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Lindsay Waters

Executive Editor for the Humanities

Photo of Lindsay Waters, Executive Editor for the Humanities

startquoteI seek books that develop a global humanism which reflects upon the limits of reductionism and escape from it. My main areas of acquisition are philosophy and literary studies, though I make forays into other disciplines. I work on the assumption that cultures today are undergoing a great shift, as they abandon a mode of thinking that quantifies and commodifies the world around us to the exclusion of spiritual values. Central to my list is the work of authors engaged in spiritual inquiry—Charles Taylor, John O’Malley, Robert Bellah, Sianne Ngai, and many others. In philosophy, a main line of inquiry builds on the transcendental thinking of Emerson and Thoreau and drives through books by Hilary Putnam, Willard Quine, John McDowell, James Conant, Robert Brandom, Elizabeth Anscombe, Wilfred Sellars, Amartya Sen, Stanley Cavell, and Nancy Bauer. In literary and cultural studies, the books I sponsor extend the reach of our “new histories” of French, German, American, and Chinese literature to include works by Greil Marcus, Wang Hui, Tommie Shelby, Catharine A. MacKinnon, and Namwali Serpell, among others. My “angel of history” is Walter Benjamin, whose writings have inspired a fusion of history, politics, and the arts and sparked a revival of aesthetics.endquote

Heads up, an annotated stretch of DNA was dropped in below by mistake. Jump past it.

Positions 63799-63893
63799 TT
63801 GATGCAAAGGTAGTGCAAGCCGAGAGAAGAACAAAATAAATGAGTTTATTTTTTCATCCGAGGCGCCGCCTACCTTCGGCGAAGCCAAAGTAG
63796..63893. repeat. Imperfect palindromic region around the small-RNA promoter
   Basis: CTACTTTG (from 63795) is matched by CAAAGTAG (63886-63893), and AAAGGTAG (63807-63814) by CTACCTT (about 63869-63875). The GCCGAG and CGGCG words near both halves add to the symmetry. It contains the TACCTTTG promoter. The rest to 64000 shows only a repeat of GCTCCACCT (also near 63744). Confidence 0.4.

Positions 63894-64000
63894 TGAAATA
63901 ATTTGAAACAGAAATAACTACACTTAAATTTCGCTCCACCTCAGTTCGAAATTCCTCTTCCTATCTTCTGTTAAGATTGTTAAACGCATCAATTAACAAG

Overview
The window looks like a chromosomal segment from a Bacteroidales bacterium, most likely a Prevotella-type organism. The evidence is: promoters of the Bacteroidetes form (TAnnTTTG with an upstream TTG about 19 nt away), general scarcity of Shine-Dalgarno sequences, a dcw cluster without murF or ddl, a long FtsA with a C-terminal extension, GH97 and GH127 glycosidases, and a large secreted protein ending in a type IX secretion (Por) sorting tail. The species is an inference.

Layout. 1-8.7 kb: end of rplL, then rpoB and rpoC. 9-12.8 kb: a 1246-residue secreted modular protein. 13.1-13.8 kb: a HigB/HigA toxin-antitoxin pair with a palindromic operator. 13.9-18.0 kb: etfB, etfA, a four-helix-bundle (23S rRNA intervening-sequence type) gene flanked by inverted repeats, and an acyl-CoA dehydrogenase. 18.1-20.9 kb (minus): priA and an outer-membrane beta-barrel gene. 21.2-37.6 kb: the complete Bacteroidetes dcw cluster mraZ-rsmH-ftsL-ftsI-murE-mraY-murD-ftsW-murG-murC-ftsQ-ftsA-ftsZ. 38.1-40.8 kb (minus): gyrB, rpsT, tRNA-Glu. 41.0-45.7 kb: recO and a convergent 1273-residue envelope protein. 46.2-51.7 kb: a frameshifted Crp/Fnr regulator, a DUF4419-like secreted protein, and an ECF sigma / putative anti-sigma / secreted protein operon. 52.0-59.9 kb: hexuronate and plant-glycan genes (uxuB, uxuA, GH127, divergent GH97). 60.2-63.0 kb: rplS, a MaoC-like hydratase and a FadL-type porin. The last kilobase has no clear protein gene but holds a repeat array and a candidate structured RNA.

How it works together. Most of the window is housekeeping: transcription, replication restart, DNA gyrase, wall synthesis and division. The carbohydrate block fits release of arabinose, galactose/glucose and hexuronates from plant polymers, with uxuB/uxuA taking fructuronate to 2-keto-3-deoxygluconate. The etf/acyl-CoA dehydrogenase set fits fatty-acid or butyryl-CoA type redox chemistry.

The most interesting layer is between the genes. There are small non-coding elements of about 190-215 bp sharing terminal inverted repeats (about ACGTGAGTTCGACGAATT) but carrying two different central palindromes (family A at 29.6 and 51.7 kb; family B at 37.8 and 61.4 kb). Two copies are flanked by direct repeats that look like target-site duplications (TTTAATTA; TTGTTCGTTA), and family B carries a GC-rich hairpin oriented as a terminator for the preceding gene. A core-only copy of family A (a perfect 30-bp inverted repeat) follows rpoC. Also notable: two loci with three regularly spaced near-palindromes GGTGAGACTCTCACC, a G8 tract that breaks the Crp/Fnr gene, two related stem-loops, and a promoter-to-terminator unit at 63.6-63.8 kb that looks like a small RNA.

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Who We Might Have Been, and Who We Will Become

Who among us hasn’t considered what our lives would be like if we had taken alternate paths, made different decisions? Storytellers of every stripe write of the lives we didn’t have, says Andrew H. Miller, author of On Not Being Someone Else: Tales of Our Unled Lives. As we live through a worldwide pandemic, the ideas of what might have been are even more appealing. Much like the adolescents on the verge of adulthood in Sally Rooney’s novel Normal People, Miller tells us, we wait to see what comes next.